Monday, August 20, 2012

There is no such thing as a free kitten

With the advent of social media and on-line classified sales, the box of cute but unwanted kittens brought to the office has been replaced with on-line ads for these surplus felines. “Free to good home” advertisements are now disseminated much more widely and have become much more common.
 
Is there such a thing as a free kitten?  No!  Once even the early costs of caring for a young animal such as sterilization, vaccination, deworming, etc.  are factored in, the OHS estimates that it will cost more than $600 for a kitten and even more for a puppy in its first year, not including food and basic supplies.  Sadly, many people are shocked by these costs, and either simply ignore the animal’s needs or bring it to us at the humane society.
But money is not the only issue.  The root cause is irresponsible human behaviour.  People that take the free kitten, don’t sterilize it, and let it roam are a major source of unwanted litters.  In an Ottawa climate, potentially one cat and her offspring can produce a stunning 172,000 kittens in only seven years. Unvaccinated cats become a reservoir of infection that eventually migrates to any place where cats come to together in significant numbers—a feral cat colony or a shelter or other animal organization.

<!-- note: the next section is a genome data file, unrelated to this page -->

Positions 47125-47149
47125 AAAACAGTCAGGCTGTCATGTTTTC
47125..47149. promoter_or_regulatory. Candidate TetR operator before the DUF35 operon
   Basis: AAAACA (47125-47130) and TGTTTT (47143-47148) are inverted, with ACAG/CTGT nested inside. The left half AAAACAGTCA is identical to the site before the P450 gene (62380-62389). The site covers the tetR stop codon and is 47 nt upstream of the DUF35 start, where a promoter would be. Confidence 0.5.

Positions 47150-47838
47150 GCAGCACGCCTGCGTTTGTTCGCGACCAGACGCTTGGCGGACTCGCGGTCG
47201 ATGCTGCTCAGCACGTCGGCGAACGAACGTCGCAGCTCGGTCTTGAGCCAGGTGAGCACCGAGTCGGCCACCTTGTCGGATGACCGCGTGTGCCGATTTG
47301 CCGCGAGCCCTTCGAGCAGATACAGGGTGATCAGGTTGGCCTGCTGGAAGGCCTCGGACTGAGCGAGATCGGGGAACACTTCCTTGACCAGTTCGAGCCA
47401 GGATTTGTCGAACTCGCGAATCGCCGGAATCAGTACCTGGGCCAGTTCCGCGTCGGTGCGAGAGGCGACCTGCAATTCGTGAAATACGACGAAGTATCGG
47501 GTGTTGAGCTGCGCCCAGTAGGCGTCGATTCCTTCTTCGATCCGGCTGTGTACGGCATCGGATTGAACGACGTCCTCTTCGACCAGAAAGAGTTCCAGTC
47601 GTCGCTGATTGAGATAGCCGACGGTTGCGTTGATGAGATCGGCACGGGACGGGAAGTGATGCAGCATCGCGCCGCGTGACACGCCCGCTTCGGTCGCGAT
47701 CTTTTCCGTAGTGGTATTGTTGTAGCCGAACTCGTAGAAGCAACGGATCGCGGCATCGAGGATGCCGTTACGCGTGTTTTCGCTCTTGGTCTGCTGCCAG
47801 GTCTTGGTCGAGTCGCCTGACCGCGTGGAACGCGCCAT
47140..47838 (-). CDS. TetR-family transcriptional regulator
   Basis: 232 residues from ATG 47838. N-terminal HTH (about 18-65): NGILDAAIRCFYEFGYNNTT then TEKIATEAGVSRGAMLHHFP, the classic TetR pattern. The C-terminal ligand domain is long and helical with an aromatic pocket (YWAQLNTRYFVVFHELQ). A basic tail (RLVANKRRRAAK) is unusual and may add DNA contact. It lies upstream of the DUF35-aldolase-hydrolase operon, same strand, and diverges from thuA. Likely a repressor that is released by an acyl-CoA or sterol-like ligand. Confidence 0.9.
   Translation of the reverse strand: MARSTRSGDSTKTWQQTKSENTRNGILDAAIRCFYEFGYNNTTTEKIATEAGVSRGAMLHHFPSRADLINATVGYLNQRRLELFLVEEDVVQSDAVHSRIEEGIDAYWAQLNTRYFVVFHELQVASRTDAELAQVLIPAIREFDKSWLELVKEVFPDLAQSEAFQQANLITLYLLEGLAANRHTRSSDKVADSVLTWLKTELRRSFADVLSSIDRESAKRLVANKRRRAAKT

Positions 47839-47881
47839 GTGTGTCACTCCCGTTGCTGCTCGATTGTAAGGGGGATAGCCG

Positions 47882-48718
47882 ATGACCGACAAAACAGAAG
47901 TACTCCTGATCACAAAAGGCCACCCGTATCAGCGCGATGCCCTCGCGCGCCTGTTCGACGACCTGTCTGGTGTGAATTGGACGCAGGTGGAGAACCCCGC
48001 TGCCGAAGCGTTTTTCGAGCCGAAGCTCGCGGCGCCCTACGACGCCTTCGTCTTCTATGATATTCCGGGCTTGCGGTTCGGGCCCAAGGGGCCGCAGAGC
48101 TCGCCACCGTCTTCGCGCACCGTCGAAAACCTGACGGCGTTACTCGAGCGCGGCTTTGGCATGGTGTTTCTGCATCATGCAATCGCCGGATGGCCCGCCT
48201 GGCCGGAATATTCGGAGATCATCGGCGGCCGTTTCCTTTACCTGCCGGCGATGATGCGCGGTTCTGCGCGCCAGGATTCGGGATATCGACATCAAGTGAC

Too often, I hear people say that they let their cats breed—even multiple times—but that it was “okay” since they found them all homes. Over 7,000 cats end up at the Ottawa Humane Society every year.  Thirty-five percent of them are believed to have been acquired either from a friend or relative or from some form of “free to good home”.  Our community suffers from a major cat overpopulation problem and the people who allow their cat to breed are a large part of it.  But the people who take the “free kitten” also contribute to the problem, by either being irresponsible themselves or by sparing those that breed from the consequences of their actions.  Unwanted and neglected “free” cats ultimately suffer and have to be euthanized by someone other than the irresponsible person that brought them into the world.
Bruce Roney
Ottawa Humane Society Executive Director

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